Now that you understand how YOU qualify, you might be wondering if your current dog can be your service dog. The answer to that isn’t a cut-and-dry yes or no. It really depends on just how well-trained your dog is to begin with, how well he’ll take to service dog training, and the laws in your state. For example, if you have a puppy who excels in training and can successfully carry out all of the tasks expected of him as a service dog, then yes, you most likely can use your current dog. On the other hand, if you have a senior dog who is pretty set in her ways, no, it probably won’t work out. In most states, your pup will need to pass a special test to prove that he can handle all the tasks that go along with keeping you safe. Talk to your vet and a professional service dog trainer to find out more. You can also learn more at the Official Service Dog Registry website. Bottom line, though, you can’t just say “this is my dog, I need a service dog, therefore this is my service dog.”
►►Check out 4 Important Things You May Not Know About Service Dogs for more tips!
How do I register my dog as an emotional service dog?
While registering your current dog as a service dog isn’t easy, registering him as an ESA is a bit less tricky, once you’ve proven that you qualify for an ESA. The process of getting an ESA is similar to the service dog, whereas you must be diagnosed by a mental health professional in regards to your emotional or mental disability. When you are under the care of this doctor, you can ask for a letter or a prescription for the emotional support animal.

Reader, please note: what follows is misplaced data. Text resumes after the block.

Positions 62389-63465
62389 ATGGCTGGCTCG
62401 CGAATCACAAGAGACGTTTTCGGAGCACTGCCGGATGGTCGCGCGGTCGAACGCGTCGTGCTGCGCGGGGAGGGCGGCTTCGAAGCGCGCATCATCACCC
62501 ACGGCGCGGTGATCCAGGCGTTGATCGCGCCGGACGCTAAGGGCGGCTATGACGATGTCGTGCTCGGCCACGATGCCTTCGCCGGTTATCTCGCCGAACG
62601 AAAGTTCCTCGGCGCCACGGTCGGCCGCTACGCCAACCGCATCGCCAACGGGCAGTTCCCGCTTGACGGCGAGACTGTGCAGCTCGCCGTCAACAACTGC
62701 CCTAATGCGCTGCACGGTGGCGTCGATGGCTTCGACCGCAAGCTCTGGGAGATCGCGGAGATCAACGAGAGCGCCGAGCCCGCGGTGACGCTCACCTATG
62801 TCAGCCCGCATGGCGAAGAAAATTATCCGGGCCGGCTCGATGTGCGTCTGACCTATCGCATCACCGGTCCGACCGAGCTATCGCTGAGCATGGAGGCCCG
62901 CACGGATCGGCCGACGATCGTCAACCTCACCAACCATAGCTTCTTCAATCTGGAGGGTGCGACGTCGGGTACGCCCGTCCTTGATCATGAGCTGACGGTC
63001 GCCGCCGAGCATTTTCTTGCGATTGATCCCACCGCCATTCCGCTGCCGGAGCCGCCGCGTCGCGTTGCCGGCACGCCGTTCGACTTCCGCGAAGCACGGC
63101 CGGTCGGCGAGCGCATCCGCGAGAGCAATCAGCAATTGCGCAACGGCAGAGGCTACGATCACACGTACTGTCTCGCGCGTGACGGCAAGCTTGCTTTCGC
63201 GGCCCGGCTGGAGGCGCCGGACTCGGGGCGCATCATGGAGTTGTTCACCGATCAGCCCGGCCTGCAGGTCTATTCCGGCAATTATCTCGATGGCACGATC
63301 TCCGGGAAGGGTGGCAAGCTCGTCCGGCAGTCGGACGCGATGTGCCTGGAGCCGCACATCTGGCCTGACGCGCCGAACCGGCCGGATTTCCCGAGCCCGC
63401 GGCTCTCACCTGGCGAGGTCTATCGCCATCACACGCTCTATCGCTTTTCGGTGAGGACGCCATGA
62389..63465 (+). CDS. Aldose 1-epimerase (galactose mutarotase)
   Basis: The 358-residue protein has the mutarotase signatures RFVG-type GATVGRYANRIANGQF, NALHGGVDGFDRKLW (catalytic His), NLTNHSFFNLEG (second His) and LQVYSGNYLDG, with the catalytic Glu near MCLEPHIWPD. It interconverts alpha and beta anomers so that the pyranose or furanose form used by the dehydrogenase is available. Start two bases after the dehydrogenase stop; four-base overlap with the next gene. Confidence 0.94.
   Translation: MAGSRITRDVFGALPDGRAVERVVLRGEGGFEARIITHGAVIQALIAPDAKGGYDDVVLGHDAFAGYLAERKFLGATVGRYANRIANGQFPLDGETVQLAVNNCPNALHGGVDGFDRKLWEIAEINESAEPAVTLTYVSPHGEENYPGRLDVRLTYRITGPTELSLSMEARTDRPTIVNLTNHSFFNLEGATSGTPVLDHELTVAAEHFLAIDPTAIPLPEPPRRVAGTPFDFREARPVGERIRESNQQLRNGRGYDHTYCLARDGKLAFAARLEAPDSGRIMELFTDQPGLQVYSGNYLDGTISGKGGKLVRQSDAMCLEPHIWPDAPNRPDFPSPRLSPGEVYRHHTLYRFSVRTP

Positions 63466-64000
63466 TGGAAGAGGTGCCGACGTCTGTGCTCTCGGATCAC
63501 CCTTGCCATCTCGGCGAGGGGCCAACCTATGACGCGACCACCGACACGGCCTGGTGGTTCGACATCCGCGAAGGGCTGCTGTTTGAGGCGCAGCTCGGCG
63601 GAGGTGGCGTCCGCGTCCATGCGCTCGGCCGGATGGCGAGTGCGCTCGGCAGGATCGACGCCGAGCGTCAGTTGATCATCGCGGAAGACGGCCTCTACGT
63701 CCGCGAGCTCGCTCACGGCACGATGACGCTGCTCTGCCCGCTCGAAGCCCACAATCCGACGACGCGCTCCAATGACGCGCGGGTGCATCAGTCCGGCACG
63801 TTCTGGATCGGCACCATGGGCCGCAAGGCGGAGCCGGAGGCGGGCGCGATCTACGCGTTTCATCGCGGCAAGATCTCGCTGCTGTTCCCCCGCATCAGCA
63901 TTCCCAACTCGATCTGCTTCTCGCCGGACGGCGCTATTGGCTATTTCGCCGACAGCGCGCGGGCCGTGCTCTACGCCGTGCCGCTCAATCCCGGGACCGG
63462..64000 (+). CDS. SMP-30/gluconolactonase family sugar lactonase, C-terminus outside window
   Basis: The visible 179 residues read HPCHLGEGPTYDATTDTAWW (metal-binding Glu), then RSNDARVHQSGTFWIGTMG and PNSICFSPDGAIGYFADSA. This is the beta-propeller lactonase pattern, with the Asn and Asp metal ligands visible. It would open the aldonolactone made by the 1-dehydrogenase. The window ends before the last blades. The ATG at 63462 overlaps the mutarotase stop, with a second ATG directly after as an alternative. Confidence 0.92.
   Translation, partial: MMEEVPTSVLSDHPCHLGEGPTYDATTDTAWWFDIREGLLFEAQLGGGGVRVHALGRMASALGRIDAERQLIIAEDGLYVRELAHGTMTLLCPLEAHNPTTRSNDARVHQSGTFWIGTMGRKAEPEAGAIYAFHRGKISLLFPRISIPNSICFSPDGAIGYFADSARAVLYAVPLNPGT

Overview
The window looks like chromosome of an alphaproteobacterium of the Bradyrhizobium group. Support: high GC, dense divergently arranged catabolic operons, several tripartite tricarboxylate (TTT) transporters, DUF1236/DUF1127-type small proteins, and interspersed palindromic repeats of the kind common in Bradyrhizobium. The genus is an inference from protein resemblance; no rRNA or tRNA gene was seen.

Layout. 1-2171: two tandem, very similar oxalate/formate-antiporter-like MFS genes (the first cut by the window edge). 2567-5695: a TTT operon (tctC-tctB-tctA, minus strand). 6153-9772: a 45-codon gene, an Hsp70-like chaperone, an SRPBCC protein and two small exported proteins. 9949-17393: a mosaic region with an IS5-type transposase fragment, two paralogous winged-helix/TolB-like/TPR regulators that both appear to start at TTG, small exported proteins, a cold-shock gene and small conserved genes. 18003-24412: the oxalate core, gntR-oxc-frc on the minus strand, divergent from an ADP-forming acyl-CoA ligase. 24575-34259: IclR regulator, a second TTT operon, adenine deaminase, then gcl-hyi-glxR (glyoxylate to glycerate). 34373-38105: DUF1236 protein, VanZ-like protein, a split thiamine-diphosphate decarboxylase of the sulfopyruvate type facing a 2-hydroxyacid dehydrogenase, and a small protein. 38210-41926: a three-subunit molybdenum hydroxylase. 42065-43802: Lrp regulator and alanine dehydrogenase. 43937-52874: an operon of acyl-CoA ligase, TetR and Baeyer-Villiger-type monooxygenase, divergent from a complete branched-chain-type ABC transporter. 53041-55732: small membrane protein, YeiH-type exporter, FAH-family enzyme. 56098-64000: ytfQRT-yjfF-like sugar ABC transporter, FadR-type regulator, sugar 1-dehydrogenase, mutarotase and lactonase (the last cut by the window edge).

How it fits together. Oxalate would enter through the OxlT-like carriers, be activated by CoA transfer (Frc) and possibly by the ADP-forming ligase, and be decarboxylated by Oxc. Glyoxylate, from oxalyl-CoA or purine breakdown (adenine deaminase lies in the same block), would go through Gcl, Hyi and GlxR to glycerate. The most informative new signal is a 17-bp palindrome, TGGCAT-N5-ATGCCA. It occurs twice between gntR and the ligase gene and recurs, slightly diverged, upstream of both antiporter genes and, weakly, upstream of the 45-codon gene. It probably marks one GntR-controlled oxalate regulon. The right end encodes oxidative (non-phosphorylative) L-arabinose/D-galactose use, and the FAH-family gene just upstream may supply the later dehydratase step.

This letter must contain the following information;
- The reason why you need the ESA
- The letter must be written on your doctor’s letterhead
- It must contain your doctor’s license type, and where and when it was issued
- Your doctor’s signature
Once you have this letter, you can then use your current pet as an emotional support animal. If you decide to register your dog as an emotional support animal, you will be entered into a database and given a certificate to show your animal is more than just a pet. However, it is always wise to keep a copy of your original doctor’s note in case you need it. Do you have to pay a pet deposit for an emotional support animal? we need an answer to this.
Service Animals & No Pets Policy Apartments
Under the Federal law, both service dogs and emotional support animals have the right to live in “no pets” policy apartments. The landlord, owner or building manager must make what is called, reasonable accommodation for you and your dog/animal.